Sunday, July 28, 2019

MES Reunion.

July 28, 2019.

Last week Daud (General, Datok) called out of the blue about a Methodist English School alumni reunion Sunday 27th. at the old school in Tg. Malim. 1 o'clock, he said.

I was there at 12.30 and was among the first 10 to have arrived.

I'd bumped into Daud several months ago at the golf friendly arranged by the Dato' Shahbandar in SIGC. I'd recognized him even after 60 years, because he looks the same. I even remember, and I told him then, the incident in SMC 1 class, when I had a headache and wanted to tell the teacher to be excused from class, and I asked the classmates how to tell her. English was the medium then, for which I'm forever indebted. Daud offered the word "paining". "That's funny, it sounds like only a different pronouciation of "pening"" I told myself, but it worked and I got my excuse. Of course Daud was referring to "pain" but was using the wrong part of speech. I'm sure the General has improved his English since.

I only studied in SMC 1 and II at MES, then my dad got tranferred from SITC back to Kuala Pilah.  The year was 1956. Before "Merdeka". So Sunday was my first visit to my alma mater in 63 long years.

That Saturday I had a fever, but after some panadol it seemed better Sunday morning. Just to be prepared, I took my supply of panadols and my jacket, in case the fever came back. It did. So I quietly left without telling anyone at about half-past two, but I posted a note on Daud's smartphone. I don't think he's seen it yet.

It wasn't the first reunion, but the first one for me, and that only because I told Daud at the golf friendly to let me know about the next one. I was keen to come, even if I felt slightly indisposed, because I wanted to see how everbody looks.


That's how everyone looked.

Which is to be expected. But the great thing was everyone was in high spirits and looked healthy. For their age.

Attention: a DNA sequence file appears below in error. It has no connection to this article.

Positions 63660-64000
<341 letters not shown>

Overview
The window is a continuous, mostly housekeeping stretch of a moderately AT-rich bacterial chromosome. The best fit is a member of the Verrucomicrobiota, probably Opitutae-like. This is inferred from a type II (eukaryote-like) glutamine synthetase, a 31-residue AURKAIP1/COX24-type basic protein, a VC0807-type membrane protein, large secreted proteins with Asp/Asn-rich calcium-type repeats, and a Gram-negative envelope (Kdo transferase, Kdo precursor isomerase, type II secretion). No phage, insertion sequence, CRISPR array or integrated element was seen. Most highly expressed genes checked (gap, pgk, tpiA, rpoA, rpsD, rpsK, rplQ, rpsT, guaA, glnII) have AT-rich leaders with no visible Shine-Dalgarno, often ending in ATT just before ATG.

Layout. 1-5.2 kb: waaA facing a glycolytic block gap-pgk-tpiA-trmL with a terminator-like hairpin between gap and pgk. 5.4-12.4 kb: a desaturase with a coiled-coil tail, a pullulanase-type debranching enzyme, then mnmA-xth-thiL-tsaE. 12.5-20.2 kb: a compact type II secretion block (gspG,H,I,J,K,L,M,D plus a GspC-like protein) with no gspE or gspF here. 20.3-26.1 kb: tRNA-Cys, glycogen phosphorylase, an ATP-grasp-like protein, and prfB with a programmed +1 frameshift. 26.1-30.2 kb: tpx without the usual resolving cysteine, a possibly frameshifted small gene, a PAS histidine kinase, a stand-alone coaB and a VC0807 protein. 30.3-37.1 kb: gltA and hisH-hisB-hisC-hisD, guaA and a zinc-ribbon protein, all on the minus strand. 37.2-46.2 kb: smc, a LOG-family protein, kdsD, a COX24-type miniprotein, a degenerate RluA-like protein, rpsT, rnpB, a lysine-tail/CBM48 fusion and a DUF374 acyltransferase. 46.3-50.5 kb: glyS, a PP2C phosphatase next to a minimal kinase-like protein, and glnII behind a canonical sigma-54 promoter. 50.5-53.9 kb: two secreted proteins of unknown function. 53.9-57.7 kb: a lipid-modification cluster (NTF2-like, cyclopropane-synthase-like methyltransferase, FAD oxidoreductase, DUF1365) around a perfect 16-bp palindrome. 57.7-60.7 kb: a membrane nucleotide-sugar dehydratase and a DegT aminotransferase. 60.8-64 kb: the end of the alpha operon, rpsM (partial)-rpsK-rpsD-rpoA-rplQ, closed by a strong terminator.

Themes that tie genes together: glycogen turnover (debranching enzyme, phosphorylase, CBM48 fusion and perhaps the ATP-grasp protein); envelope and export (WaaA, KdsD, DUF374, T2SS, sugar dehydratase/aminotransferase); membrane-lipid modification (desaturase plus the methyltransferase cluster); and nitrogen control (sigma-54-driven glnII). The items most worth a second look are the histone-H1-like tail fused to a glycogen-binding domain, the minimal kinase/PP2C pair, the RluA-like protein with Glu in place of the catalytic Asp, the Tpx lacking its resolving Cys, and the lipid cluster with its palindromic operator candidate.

I can't remember how everything was. There has been a number of new buildings. The road into school is now through a grand arch on the town-side of the grounds. I remember it to be on the other side of the school field. The student population must be much bigger now than six decades ago.

Daud said he stayed until form 3, then moved to Tapah until his MCE.  So he had 4 more years than me here, and should remember much more.

The English-medium education brought all the races together, and I think went a long way towards a united nation. Shool is the formative years where values are learned, interracial relations topping the list. In the euphora for Merdeka and nationalism and the use of Bahasa Melayu, the contribution of a common-language education championed by the English schools was lost to the political firebrands, and today the country suffers from it in obvious ways.

I still have non-Malay friends from school that I meet now, from time to time, and we all lament this loss.

In the chit-chat before I left, we were talking about the name changes to roads and places, replacing "colonial" ones for "national" ones.  But this is history we should retain so that we remember. We're not more "nationalist" for it, only more silly.

Daud offered me the ride home, learning  that I'd taken the commuter train, but I declined, giving an excuse, but mainly by then I felt the fever returning and may opt to leave early. As I walk towards the guard house I saw more people coming. The event was supposed to start at 2, not 1 like Daud said, and I told him that, and he just grinned and blamed someone or something else. I saw the stage being setup with hampers and stuff, and I thought they'll have a great party.

My train left at 3.25.

I reached home at 7. Tired and feverish.